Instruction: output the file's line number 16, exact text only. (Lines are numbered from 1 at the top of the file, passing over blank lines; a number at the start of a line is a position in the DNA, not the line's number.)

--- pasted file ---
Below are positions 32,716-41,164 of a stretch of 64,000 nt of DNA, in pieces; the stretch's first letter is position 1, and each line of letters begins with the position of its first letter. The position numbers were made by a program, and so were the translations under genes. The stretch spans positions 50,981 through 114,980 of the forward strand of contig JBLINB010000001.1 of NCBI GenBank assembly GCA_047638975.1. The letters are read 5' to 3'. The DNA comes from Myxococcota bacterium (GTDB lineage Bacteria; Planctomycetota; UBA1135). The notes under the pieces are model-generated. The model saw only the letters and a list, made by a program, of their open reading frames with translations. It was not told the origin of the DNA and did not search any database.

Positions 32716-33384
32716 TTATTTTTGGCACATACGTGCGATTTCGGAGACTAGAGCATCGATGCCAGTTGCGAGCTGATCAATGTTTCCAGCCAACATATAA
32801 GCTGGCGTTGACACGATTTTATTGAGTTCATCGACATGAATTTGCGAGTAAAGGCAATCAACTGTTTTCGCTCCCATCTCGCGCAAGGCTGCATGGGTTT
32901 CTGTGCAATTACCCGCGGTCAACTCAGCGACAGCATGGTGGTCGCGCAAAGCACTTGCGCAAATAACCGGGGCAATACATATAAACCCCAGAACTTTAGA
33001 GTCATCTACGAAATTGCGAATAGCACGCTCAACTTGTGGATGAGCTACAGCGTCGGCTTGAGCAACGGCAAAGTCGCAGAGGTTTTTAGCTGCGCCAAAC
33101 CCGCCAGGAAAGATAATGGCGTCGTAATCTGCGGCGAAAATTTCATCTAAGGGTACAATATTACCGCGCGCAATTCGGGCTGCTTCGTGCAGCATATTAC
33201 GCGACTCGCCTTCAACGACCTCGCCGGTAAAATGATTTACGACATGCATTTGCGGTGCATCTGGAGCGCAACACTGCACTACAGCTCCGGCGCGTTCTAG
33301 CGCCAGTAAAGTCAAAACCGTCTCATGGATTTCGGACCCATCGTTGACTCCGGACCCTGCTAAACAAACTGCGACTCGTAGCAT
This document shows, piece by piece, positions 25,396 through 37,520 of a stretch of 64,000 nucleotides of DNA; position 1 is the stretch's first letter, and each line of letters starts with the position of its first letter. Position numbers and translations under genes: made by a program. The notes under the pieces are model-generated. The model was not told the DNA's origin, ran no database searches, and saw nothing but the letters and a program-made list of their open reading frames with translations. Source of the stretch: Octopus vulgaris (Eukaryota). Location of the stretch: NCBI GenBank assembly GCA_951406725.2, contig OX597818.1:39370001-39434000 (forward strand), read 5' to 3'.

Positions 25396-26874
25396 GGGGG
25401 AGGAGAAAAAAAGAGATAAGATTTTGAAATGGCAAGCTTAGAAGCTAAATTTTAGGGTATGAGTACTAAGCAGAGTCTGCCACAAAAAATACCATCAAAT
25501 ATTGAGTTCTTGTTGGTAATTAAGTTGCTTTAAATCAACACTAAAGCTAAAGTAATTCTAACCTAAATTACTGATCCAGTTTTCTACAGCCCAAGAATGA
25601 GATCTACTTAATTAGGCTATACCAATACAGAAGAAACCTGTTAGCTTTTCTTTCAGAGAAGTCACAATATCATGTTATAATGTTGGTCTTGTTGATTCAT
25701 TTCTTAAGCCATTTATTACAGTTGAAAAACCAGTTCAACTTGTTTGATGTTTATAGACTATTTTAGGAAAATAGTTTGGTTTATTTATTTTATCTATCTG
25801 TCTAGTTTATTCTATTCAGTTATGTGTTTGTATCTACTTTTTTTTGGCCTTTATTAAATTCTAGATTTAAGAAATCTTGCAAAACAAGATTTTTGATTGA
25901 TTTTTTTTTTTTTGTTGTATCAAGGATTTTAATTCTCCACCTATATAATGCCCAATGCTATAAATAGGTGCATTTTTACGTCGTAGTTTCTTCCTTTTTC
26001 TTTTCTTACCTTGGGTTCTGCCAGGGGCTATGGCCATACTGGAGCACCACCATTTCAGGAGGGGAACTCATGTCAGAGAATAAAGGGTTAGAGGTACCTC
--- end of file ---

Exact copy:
25701 TTCTTAAGCCATTTATTACAGTTGAAAAACCAGTTCAACTTGTTTGATGTTTATAGACTATTTTAGGAAAATAGTTTGGTTTATTTATTTTATCTATCTG